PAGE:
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Python tricks

Basic SocExplorer interaction

An interesting feature in SocExplorer is that you can drag and drop a python script in the terminal, it will execute it. First you can get some updated examples in the doc folder of SocExplorer source code.

Plugin related functions

  • To load a plugin from python

    The key object to load plugins is the proxy object, in SocExplorer console you can type proxy and then with the "tab" key you will get all the available methods. The ones you need are loadSysDriver() and loadSysDriverToParent(), you can get their definition by invoking them without any arguments. In most cases with SocExplorer if you don't know how to use a python method just call it and you will get its definition.

    • Load a root plugin
    
    #to load the AHBUART plugin
    proxy.loadSysDriver("AHBUARTplugin")  
    # You can also specify an instance name
    proxy.loadSysDriver("AHBUARTplugin","InstanceName")
    # SocExplorer can also resolve the plugin from it file name
    proxy.loadSysDriver("/home/your-path/.SocExplorer/plugins/libahbuartplugin.so")
    # Even without the path
    proxy.loadSysDriver("libahbuartplugin.so")
    
     
    • Load a child plugin

      A child plugin need a parent to be connected to.

    
    #to load the GenericRWplugin plugin and connect it to AHBUARTplugin0 instance
    proxy.loadSysDriverToParent("GenericRWplugin", "AHBUARTplugin0")  
    # You can also specify an instance name for the child plugin
    proxy.loadSysDriverToParent("GenericRWplugin","InstanceName", "AHBUARTplugin0")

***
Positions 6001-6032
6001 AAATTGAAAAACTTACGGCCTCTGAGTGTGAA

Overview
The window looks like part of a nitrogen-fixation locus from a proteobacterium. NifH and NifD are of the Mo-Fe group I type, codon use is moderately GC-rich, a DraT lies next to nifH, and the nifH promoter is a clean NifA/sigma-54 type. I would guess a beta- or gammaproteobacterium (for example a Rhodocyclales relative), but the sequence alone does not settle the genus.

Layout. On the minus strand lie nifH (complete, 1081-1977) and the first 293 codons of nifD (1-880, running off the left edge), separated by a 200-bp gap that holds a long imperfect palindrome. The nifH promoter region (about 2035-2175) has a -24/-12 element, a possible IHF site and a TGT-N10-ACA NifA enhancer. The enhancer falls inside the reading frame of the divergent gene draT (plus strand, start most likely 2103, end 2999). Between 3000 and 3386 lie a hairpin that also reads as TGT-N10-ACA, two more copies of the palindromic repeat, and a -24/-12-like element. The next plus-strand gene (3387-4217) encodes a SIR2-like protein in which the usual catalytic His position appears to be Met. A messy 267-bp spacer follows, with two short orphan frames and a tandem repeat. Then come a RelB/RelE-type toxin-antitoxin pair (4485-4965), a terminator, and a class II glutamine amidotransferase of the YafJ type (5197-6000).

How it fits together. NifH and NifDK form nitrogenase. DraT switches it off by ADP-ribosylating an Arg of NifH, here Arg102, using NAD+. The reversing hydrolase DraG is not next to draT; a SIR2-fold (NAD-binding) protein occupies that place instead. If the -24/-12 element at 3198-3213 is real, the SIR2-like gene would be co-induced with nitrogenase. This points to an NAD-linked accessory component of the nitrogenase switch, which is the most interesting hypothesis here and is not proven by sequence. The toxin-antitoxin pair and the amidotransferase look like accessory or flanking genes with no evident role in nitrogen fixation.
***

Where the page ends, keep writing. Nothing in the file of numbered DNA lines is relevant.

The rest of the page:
#As for root plugin SocExplorer can resolve the plugin from it file name.
    
     
    • Common plugin functions

      All the plugins will provide you two methods to read or write, with root plugin it means read or write in the SOC bus. With child driver it can have different meaning depending on the plugin. Usually to read or write on your SOC just do:

    
    #rootplugin is your root plugin instance name, address is the address from where you want to read.
    #count is the number of words you want to read /!\ usually it is 32 bits words. 
    #If count=2 you will read two 32 bits words. 
    data=rootplugin.Read(address, count)  
    
    #If you want to write just do
    rootplugin.Write(address, [Word1,Word2,...])
    
     
    • More advanced memory dump or load functions

      Since revision r71 of SocExplorer all plugins offer you some memory dump or load functions. You can easily load an elf, srec or binary file directly in the soc memory or dump any memory space in a binary or srec file.

    
    #rootplugin is your root plugin instance name, address is the address from where you want to read.
    #count is the number of words you want to read /!\ usually it is 32 bits words. 
    #If count=2 you will read two 32 bits words. 
    #file is the source or destination file name "/yourpath/yourfilename" 
    #format is the file format 'srec','binary'
    data=rootplugin.Read(address, count)  
    rootplugin.dumpMemory(address, count, file, format)
    
    #If you want to load a file
    #file is an abstractBinFile, you need to create one before 
    
    #for an elf file
    file = PySocExplorer.ElfFile("/yourpath/yourfilename")
    
    #for an srec file
    file = PySocExplorer.srecFile("/yourpath/yourfilename")
    
    #for a binary file
    file = PySocExplorer.binaryFile("/yourpath/yourfilename")
    
    rootplugin.loadfile(file)
    
      

SOC related functions

  • Find a peripheral address

    With SOC design on FPGA, you can easily change the number of peripherals or their base address but you don't necessary want to update your python script each time you modify your SOC layout. One solution is to use plug and play feature such as the one provided by the Gaisler's GRLIB. SocExplorer is able to store and distribute the list of peripherals and their address, once a dedicated plugin did the scan for him such as the AMBA plugin. We suppose that the connection to the SOC is active, the scan is done and the root plugin instance name is "RootPlugin".